I am part of a regular-ish gaming group consisting of about eight or so people. We love ourselves a bit of a multiplayer contest but after playing any one particular game for a long enough time one of two situations arise. Either one or two of us emerge as some kind of demigod like champion that nobody can reliably defeat which gets old fast for the group. The other alternative is that the game itself has such a low skill ceiling that the margin for victory is so slim that each game feels more like a prize draw than a real fight. I don't know why I'm giving all this reasoning for what I'm about to share because I sure as hell didn't think it through this much when I came up with it. So here it is: Use chins on Analog sticks instead of hands. 

Famous Celebrity Chins #1 - 'Rachel' from How I Met Your Mother
 Well there I said it. But don't knock it til you've tried it and I recommend you start small. I was inspired by the never chosen 'Doctor Says' game in Wario Ware: Minigame Madness in which a crazy Doctor will demand the players add extra stupid conditions to their gameplay as they go along. Since the games in Wario Ware are so short and sweet that it wouldn't be a massive stretch for people to operate the analog stick with their chins being the only part of the body in direct contact with the stick. Please bear in mind that it is completely fine to move the controller with the hands and keep the chin fixed. This is the standard 'Chin Pivot' technique.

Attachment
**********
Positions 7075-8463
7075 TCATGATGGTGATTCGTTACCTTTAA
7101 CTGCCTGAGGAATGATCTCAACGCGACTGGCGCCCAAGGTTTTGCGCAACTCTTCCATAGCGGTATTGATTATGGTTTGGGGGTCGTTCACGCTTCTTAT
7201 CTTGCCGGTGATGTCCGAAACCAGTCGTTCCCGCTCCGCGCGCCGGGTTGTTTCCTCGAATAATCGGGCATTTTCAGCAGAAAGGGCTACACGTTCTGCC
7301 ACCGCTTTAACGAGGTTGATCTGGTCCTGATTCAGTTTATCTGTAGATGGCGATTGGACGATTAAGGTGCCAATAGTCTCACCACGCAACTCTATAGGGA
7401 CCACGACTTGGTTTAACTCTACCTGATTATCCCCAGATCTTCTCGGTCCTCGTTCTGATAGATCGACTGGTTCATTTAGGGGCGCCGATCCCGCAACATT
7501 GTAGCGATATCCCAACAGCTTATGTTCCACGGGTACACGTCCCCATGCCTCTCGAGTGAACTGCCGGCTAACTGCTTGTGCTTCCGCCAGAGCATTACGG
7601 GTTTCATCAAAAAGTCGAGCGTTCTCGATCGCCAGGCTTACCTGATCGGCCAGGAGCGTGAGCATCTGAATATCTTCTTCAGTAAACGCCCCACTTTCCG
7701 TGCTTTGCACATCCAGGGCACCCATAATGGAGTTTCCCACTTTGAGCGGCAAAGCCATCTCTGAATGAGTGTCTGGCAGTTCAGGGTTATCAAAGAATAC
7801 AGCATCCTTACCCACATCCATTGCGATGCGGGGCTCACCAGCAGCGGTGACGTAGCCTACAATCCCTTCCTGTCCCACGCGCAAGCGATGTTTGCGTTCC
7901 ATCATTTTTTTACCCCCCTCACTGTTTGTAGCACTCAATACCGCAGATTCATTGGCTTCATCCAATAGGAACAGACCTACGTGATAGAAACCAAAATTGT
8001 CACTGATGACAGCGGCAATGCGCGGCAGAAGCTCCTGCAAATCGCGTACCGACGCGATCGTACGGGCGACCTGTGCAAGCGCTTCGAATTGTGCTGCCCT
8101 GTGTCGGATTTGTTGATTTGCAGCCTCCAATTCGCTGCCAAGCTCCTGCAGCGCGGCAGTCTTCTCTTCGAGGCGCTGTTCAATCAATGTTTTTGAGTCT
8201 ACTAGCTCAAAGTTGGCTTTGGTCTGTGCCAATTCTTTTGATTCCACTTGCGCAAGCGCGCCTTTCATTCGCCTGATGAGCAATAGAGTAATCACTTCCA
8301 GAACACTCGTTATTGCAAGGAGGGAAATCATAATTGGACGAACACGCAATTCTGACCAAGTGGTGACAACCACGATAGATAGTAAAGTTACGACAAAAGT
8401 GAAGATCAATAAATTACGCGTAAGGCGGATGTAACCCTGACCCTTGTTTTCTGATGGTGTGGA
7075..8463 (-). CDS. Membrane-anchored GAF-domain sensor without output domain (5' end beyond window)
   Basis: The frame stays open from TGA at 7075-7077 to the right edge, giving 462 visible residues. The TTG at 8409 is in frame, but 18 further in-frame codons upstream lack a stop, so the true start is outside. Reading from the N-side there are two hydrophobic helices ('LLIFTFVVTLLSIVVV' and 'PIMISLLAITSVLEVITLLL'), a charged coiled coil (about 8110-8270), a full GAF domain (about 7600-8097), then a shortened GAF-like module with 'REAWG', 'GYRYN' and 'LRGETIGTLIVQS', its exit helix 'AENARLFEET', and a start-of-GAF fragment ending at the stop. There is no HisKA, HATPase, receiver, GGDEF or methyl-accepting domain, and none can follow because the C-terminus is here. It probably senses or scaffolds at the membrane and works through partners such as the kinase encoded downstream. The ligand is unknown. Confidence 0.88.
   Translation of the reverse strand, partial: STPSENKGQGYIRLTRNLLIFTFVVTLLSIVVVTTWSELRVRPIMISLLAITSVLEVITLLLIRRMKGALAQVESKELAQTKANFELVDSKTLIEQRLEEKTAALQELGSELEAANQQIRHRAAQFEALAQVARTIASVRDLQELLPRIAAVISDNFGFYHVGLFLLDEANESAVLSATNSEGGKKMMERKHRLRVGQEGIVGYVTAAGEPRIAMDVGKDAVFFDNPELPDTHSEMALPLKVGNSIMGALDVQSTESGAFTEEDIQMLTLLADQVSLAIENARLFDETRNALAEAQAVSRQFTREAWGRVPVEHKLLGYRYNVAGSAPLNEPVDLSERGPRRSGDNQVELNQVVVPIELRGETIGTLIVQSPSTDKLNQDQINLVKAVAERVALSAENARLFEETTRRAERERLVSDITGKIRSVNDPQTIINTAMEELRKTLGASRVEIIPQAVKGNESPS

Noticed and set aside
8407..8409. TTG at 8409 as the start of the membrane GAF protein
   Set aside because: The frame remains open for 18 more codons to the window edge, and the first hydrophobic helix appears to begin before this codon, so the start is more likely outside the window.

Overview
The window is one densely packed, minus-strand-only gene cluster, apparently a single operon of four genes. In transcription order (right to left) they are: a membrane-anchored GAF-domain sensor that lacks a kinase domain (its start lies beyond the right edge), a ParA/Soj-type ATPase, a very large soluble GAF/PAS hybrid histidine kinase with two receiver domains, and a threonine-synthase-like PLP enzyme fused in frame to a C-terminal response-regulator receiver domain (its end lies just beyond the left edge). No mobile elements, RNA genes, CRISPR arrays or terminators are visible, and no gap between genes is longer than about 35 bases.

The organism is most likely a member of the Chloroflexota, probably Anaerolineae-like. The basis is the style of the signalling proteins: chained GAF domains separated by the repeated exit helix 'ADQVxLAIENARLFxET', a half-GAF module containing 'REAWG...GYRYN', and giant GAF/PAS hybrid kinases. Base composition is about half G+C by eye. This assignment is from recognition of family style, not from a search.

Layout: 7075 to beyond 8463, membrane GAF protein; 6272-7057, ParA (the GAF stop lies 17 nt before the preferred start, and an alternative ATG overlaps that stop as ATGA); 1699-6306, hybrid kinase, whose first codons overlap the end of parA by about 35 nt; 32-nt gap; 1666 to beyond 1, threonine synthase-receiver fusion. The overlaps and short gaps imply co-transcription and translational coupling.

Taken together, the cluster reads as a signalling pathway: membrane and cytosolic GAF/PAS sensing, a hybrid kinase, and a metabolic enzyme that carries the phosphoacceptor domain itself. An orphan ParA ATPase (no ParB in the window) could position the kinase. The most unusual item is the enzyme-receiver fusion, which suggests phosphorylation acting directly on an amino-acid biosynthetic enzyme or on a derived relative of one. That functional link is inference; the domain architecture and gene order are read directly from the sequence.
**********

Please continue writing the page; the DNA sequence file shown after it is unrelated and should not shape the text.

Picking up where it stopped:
A lot better than moving your chin with your hands. 
Oh and if you start playing first person shooters with chins it is infinitely more fun and stupid to insist on making your chin work double shifts on both analog sticks to move and aim. Make it one shot kills for a tense race to 10 or play regularly and enjoy the pathetic scenes of combat that ensue. Also mandatory are chin puns at every turn. Winners must declare themselves 'chinvincibile' and amazing feats of 'chingenuity' must be declared 'chincredible'. Happy chinning!